By Diane Wild of TV, eh?
When Eric Peterson guest stars on tonight’s Dan For Mayor, it isn’t just a Corner Gas reunion with Fred Ewanuick, it’s a time to sing along to “It’s a Small (Canadian TV) World After All.”
“(Co-creators) Mark Farrell, Kevin White, and Paul Mather were all writers on Corner Gas, too, and I have an incredible affection and total admiration for their abilities,” Peterson said.
Reaching back into Peterson’s career even further, he’s worked with many Dan For Mayor crew members including the camera operator, who was a camera assistant on Street Legal.
But the main attraction for Corner Gas fans will be the onscreen pairing of the former castmates, when Peterson plays a sculptor hired by Mayor Dan to attract tourists to an art fair.
“He’s so great as Dan,” Peterson said of Ewanuick. “It’s such a change for him, from the intellectually challenged Hank. I can say that as Oscar, the equally intellectually and emotionally challenged.”
“But he’s the star and I’m just a dayplayer now,” Peterson pointed out in his best Oscar grump. “How times have changed.”
Times have changed in other ways, too. At Toronto’s Soulpepper Theatre, Peterson has reprised his role as the World War I fighter pilot in Billy Bishop Goes To War, which he cowrote with John MacLachlan Gray in the late 70s.
“We first did it when we were in our 30s, then we did it in our early 50s, and now we’re 64, so there have been different incarnations of it, from the young guy, middle aged guy, now old guy perspective,” Peterson explained. “It’s amazing how much it changes, yet the themes of the play are still as relevant as ever â€“ colonialism, and aspects of the Canadian psyche.”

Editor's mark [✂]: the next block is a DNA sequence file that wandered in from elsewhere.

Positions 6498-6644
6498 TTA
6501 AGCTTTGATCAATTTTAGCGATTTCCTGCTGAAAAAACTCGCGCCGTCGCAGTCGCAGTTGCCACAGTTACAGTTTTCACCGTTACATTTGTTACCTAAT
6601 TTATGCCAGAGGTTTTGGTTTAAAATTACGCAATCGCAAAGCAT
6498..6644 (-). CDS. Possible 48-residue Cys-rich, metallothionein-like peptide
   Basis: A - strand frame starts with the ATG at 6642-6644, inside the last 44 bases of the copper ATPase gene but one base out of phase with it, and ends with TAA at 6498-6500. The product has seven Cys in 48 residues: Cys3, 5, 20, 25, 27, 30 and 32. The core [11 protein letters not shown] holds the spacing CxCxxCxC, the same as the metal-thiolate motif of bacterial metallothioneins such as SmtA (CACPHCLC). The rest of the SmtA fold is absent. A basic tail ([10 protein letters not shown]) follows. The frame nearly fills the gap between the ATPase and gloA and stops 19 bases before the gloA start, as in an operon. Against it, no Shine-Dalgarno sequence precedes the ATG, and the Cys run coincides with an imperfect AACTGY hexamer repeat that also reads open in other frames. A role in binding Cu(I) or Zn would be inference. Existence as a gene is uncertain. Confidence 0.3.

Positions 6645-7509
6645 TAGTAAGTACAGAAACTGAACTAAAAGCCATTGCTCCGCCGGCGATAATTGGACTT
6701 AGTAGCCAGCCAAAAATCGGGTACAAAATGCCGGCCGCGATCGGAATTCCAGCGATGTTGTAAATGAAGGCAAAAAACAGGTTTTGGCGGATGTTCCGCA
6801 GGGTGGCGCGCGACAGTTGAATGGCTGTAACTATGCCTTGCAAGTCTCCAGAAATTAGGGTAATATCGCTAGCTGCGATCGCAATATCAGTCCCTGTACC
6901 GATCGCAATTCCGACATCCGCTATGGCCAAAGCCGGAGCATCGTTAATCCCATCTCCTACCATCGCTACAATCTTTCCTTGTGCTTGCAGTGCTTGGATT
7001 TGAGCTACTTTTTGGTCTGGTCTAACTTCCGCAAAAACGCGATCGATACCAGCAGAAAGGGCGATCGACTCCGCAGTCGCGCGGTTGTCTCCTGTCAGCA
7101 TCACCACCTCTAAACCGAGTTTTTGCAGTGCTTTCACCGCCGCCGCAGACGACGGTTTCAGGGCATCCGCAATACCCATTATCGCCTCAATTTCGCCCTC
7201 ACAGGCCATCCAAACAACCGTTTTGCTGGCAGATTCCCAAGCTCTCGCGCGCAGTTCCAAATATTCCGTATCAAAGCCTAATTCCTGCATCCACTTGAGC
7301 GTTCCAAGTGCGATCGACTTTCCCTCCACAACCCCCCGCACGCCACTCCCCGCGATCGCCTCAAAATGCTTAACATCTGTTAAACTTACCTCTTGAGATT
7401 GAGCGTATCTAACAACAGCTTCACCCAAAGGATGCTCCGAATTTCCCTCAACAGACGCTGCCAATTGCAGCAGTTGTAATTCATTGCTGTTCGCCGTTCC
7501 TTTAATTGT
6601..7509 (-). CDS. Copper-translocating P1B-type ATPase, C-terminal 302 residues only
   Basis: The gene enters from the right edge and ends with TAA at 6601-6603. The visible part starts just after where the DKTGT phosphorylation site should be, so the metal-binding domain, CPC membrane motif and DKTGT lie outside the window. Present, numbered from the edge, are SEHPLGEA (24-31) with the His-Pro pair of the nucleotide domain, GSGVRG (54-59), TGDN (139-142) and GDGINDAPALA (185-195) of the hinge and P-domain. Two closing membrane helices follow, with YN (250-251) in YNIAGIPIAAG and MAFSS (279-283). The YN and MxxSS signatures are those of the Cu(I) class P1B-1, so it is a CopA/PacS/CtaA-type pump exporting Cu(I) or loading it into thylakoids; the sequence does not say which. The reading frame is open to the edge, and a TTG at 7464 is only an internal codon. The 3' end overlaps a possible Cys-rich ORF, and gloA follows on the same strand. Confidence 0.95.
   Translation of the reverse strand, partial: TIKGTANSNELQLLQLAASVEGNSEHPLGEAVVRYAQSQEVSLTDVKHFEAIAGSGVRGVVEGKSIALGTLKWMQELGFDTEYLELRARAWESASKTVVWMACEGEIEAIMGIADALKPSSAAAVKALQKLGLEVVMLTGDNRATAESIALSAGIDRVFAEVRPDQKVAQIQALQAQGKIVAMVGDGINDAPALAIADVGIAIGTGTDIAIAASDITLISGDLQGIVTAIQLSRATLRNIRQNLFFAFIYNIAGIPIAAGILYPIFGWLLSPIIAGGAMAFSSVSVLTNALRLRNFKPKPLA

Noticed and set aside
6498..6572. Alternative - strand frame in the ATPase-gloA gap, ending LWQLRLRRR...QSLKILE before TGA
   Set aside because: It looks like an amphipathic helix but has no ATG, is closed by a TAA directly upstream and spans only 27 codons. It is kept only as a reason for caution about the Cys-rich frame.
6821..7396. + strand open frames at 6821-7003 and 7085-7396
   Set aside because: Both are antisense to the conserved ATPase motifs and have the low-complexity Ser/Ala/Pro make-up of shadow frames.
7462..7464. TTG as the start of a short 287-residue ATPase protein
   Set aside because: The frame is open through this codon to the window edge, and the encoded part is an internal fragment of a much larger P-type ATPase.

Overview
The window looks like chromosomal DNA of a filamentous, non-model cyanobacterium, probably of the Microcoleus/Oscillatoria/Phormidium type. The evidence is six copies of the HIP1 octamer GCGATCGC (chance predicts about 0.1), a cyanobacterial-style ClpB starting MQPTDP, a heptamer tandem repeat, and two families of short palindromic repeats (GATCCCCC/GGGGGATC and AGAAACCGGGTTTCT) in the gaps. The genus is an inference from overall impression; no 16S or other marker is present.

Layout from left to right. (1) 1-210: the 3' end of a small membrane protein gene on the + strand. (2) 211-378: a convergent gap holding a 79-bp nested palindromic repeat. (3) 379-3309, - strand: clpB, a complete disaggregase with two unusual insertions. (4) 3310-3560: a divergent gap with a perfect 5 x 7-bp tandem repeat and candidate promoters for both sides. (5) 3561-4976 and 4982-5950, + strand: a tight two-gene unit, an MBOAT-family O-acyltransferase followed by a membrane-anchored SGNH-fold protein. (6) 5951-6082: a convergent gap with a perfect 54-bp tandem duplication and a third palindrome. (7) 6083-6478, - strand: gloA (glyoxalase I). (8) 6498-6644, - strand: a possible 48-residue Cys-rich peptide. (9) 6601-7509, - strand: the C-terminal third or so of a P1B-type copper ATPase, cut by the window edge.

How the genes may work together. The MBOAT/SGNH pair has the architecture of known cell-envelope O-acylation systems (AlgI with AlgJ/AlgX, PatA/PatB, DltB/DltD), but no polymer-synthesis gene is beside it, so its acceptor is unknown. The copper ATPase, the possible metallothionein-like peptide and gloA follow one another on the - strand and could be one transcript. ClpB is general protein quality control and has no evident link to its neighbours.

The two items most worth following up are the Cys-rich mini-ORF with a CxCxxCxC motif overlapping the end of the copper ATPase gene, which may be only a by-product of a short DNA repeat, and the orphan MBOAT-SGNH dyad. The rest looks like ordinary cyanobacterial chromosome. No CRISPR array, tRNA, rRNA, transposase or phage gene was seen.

Peterson sees an even deeper relevance in today’s incarnation. “Billy is talking about his life in his early 20s. Now we’ve seen pictures of men and women of that age who have lost their lives in Afghanistan. It’s been interesting to tell Bishop’s story in a world war, with the whole country behind it, and compare it with this, where only a few people in this country have to carry the brunt of it: the personnel there and their families. The rest of us have carried on as if nothing is going on.”
He believes most people are coming to the revival out of nostalgia for the play rather than for its present-day resonance â€“ people who have seen it before and want to share it with their children, for example â€“ but acknowledges that many are coming to see the guy from Corner Gas. â€œAnd I’m very happy to be the jackass guy,â€ he laughed. â€œI wish that show could have continued longer.â€
With another theatrical role on the horizon â€“ he’ll be starring in The Test at Company Theatre in Toronto in the fall â€“ Peterson seems focused on live theatre, but that’s not necessarily a conscious choice.
“TV becomes more problematic the older you get because you’re not marketable. If they can find a way to sell older audiences to advertisers, that will change, but that won’t happen in my lifetime.”
A deeper problem he sees is the lack of support for Canadian shows by the broadcasters who make them. He cited the amount of time between Dan For Mayor seasons as an example.
“We can’t even get on our own channels anymore â€“ they spend all their money buying American programming. That’s gotten worse over the years. We have a situation in Canada where we make television but we don’t have a place for it, not even in our own country.”
He’s noticed among theatre audiences a deeper appreciation for plays such as Billy Bishop Goes To War “because it’s theirs. It’s the same with TV. These aren’t just businesses â€“ this is our culture.”